So you¿ve arrived at university, you¿ve read the course handbook and you¿re ready to learn the law. But is knowing the law enough to get you the very best marks? And what do your lecturers mean when they say you need to develop critical and analytical skills? When is it right to put your own views forward? What are examiners looking for when they give feedback to say that your work is too descriptive? This book explores what it means to think critically and offers practical tips and advice for students to develop the process, skill and ability of thinking critically while studying law. The book investigates the big questions such as: What is law? and What is ¿thinking critically¿? How can I use critical thinking to get better grades in assessments? What is the role of critical thinking in the work place? These questions and more are explored in Thinking Critically About Law. Whether you have limited prior experience of critical thinking or are looking to improve your performance in assessments, this book is the ideal tool to help you enhance your capacity to question, challenge, reflect and problematize what you learn about the law throughout your studies and beyond.

Gender and Judging

The low enrolment and retention rates in secondary school hampered their eligibility to enter university and study law. This was more so because the entry qualifications for law faculties are among the highest.

Gender and Judging

Does gender make a difference to the way the judiciary works and should work? Or is gender-blindness a built-in prerequisite of judicial objectivity? If gender does make a difference, how might this be defined? These are the key questions posed in this collection of essays, by some 30 authors from the following countries; Argentina, Cambodia, Canada, England, France, Germany, India, Israel, Italy, Ivory Coast, Japan, Kenya, the Netherlands, the Philippines, South Africa, Switzerland, Syria and the United States. The contributions draw on various theoretical approaches, including gender, feminist and sociological theories. The book's pressing topicality is underlined by the fact that well into the modern era male opposition to women's admission to, and progress within, the judicial profession has been largely based on the argument that their very gender programmes women to show empathy, partiality and gendered prejudice - in short essential qualities running directly counter to the need for judicial objectivity. It took until the last century for women to begin to break down such seemingly insurmountable barriers. And even now, there are a number of countries where even this first step is still waiting to happen. In all of them, there remains a more or less pronounced glass ceiling to women's judicial careers.

Judicial Decisions in International Law Argumentation

In his theory, source of law stands for 'the general factors (motive components) which guide the judge when fixing ... Law' in H Klug and S Engle Merry (eds), The New Legal Realism – Studying Law Globally (Cambridge University Press, ...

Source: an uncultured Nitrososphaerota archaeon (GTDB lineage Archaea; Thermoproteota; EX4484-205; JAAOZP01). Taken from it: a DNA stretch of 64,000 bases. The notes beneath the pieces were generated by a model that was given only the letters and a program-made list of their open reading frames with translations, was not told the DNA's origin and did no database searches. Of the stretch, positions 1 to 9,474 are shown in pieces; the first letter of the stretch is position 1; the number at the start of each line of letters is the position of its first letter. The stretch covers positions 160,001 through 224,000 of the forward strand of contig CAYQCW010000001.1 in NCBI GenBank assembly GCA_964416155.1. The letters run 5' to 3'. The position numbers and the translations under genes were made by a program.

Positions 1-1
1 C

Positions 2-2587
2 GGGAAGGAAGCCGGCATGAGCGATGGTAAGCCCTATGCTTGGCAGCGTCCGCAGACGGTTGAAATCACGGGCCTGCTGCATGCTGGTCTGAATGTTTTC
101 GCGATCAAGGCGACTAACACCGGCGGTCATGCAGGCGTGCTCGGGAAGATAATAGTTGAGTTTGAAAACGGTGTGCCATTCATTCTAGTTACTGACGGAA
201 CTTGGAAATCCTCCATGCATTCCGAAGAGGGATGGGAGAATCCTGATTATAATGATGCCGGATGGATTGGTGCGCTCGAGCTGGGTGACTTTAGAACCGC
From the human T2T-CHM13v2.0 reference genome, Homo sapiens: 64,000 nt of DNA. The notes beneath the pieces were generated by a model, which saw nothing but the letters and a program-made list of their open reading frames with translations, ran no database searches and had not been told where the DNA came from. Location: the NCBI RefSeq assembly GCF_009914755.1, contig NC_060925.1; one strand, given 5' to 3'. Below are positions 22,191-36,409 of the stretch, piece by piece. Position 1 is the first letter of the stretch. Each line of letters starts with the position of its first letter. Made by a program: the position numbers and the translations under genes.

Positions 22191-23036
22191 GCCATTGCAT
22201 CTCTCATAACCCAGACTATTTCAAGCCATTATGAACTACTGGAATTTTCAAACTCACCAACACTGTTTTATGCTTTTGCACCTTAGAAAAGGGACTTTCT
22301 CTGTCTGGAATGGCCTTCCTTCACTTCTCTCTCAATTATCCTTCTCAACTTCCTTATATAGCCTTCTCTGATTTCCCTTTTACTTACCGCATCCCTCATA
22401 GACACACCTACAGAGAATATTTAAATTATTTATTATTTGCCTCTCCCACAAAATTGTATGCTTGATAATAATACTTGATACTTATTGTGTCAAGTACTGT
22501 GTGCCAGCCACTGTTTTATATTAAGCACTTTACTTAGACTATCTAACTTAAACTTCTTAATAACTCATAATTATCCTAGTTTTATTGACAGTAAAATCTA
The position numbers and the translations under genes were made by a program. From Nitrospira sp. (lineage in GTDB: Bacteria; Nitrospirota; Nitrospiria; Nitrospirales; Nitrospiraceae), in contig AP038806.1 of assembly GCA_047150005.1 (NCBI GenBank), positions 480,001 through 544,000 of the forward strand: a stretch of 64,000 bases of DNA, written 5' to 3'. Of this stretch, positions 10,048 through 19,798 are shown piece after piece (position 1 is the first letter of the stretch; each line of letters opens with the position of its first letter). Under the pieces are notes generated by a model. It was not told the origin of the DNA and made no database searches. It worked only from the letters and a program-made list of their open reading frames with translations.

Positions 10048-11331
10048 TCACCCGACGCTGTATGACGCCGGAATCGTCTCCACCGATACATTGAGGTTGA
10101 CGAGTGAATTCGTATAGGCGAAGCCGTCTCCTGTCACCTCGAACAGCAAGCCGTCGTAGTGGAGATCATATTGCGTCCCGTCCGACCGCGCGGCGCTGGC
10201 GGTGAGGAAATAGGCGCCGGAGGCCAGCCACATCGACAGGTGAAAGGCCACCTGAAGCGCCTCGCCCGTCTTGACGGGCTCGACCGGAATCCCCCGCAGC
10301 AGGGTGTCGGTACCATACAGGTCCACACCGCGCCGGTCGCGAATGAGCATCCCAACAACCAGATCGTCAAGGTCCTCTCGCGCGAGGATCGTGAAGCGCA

Judicial Decisions in International Law Argumentation

This book explores the question of how the multiplication of judicial decisions on international law has influenced the way in which legal findings in international law adjudication are justified. International law practitioners frequently cite judicial decisions to persuade. Courts interpreting international law are no exception to this practice. However, judicial decisions do much more than persuading: they enable and constrain interpretive discretion. Instead of taking the road of the sources of international law, this book turns to the somewhat uncharted terrain of legal argumentation. Using international criminal law as a case study, it shows how the growing number of judicial decisions has normalised courts' resort to them in legal justification and enabled some argumentative practices to become constitutive of international law. In so doing, it critically revisits the implications of an iterative use of judicial decisions, and reassesses the influence of the 'judicialisation turn' on the ways in which the meaning of international law is formed, shaped and reshaped by reference to judicial decisions.

The Official Guide to U S Law Schools

Law schools will usually look at the college or university you attended, what courses you took, and how well you performed in specific courses. They will usually consider personal statements (essays), letters of recommendation, ...

The Official Guide to U S  Law Schools


The Michigan Argonaut

University also , until last spring's little unpleasantness Clarence Childs is studying law in the office of the ... F. A. Robinson will graduate in the Law School this year , having At the recent session of the Detroit conference a ...

The Michigan Argonaut


World Criminal Justice Systems

Moreover, the traditional method of studying law came to an abrupt halt with the abolition of university law departments. With the passage of the 1936 Constitution, the Soviet leaders reversed themselves by opting for a view of law ...

World Criminal Justice Systems

World Criminal Justice Systems, Ninth Edition, provides an understanding of major world criminal justice systems by discussing and comparing the systems of six of the world’s countries -- each representative of a different type of legal system. An additional chapter on Islamic law uses three examples to illustrate the range of practice within Sharia. Political, historical, organizational, procedural, and critical issues confronting the justice systems are explained and analyzed. Each chapter contains material on government, police, judiciary, law, corrections, juvenile justice, and other critical issues. The ninth edition features an introduction directing students to the resources they need to understand comparative criminal justice theory and methodology. The chapter on Russia includes consideration of the turmoil in post-Soviet successor states, and the final chapter on Islamic law examines the current status of criminal justice systems in the Middle East.